A novel about the shooting deaths of four young adults seems like unlikely material for comedy, but this debut by a former reporter for the Newark, New Jersey Star-Ledger manages to wring as much humor from the plot as it does pathos.
The protagonist, Carter Ross, a journalist in crime-ridden Newark wants to snag a Page One, above-the-fold story by beating the Newark cops to the solution to the horrific shootings. The cops believe that the killings are related to a failed bar robbery, and attempt to strong-arm the press into printing it their way. For a while, their tactics work. Eventually, though, Carter begins to suspect a drug link. Helping him track down the truth are intern Tommy Hernandez, a gay man who constantly bemoans Carter's stodgy wardrobe; Tynesha, a stripper/prostitute who thinks Carter is cute; the Browns, gangstas who trick the reporter into getting high on a particularly potent type of marijuana; and the derelicts in a burned-out building who use him as a grocery delivery boy.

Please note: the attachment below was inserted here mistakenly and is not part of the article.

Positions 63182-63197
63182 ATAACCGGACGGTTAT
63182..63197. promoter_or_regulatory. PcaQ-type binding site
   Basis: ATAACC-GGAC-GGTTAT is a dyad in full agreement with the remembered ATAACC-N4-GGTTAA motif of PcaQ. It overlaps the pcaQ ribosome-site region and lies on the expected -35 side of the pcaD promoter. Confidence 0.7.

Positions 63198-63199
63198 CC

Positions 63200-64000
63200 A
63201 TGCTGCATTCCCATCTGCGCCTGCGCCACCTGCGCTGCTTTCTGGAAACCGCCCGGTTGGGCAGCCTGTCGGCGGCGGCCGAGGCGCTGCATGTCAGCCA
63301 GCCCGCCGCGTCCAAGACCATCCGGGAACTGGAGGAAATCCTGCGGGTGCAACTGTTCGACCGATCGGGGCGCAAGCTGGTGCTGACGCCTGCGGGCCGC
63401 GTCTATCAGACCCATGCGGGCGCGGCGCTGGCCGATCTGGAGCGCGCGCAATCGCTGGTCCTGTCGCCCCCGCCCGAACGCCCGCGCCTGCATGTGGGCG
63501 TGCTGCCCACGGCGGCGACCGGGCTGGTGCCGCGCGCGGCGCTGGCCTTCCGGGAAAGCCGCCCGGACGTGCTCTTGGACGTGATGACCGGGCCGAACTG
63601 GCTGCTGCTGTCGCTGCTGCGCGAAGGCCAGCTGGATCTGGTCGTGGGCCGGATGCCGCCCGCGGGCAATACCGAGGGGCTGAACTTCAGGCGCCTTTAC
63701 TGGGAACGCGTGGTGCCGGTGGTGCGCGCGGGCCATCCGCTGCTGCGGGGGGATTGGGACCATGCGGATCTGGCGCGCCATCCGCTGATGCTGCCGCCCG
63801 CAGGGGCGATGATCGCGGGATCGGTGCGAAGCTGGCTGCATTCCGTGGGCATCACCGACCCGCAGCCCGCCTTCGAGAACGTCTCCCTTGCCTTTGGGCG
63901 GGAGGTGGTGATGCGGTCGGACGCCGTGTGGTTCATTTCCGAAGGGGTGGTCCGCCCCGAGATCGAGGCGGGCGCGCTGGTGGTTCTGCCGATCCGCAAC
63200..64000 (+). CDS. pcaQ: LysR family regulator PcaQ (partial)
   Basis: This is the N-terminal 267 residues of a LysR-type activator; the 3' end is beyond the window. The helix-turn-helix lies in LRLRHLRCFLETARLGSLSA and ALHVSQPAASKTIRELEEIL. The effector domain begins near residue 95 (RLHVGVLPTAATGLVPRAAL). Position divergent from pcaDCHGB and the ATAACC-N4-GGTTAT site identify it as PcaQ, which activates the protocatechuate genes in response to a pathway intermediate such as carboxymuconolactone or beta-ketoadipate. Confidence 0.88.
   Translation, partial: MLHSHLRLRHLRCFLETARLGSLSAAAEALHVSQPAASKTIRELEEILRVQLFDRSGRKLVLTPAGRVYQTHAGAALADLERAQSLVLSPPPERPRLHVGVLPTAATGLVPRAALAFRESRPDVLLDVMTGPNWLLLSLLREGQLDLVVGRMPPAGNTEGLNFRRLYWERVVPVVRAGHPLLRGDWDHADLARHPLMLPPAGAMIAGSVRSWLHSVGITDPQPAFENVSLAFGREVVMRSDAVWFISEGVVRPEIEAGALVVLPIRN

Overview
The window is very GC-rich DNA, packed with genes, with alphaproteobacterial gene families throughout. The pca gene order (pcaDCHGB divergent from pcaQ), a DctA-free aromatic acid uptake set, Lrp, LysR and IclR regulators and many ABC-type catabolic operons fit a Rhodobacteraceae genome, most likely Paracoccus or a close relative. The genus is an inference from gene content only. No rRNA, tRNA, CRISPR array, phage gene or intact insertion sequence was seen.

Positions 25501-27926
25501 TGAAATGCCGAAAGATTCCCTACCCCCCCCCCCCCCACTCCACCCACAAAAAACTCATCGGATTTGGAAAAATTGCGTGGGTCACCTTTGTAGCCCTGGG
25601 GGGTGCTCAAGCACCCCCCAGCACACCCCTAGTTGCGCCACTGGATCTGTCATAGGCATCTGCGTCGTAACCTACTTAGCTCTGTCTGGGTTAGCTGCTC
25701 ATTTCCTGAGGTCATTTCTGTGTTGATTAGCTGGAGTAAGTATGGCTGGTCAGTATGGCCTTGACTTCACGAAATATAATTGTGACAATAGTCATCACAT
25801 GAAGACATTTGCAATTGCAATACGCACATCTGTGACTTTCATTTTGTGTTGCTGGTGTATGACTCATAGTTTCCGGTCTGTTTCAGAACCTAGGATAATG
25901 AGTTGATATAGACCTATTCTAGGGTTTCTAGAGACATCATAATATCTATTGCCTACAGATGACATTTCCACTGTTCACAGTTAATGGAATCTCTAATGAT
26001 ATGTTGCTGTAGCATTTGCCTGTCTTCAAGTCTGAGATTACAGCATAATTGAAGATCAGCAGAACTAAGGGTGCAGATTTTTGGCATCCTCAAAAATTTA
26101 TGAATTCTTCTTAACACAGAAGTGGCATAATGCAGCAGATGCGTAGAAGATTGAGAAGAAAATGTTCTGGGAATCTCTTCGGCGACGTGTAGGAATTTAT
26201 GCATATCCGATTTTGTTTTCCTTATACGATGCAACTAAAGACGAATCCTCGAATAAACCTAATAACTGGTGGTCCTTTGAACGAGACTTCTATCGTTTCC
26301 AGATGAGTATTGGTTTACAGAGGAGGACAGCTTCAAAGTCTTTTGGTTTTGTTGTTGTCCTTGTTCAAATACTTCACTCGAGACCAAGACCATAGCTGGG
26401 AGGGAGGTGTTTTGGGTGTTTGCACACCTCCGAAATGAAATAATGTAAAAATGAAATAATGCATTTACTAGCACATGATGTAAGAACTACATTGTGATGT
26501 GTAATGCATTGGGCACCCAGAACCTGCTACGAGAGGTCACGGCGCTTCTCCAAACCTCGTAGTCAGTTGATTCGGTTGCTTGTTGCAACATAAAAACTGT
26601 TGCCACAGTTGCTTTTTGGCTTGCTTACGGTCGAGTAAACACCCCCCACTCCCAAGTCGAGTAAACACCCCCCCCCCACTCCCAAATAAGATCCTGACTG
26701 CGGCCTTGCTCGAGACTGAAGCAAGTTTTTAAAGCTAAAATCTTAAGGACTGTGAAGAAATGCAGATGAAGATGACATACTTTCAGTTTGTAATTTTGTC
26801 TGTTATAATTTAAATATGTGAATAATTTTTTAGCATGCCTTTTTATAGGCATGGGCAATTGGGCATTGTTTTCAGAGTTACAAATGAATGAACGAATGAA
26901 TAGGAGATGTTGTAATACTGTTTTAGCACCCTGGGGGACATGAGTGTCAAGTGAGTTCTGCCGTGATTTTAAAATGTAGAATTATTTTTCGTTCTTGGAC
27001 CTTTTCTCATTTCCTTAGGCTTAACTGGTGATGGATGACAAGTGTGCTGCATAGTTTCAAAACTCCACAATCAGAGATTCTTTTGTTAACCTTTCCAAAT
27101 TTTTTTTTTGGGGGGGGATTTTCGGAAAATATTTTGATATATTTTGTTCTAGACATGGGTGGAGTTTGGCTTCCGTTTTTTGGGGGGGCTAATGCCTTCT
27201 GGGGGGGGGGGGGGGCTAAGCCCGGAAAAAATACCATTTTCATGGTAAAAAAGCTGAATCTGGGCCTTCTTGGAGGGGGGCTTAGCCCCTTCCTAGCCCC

Parks' unique voice makes the most out of the frequently-befuddled reporter, an otherwise aimless man who loves Newark in spite of the ruin the city has become. In the end, it is Carter's extraordinary compassion that softens the edges of his dark humor. He is such a likeable character that we can't help but hope he has many more stories to cover--and even more oddball sources to pal around with.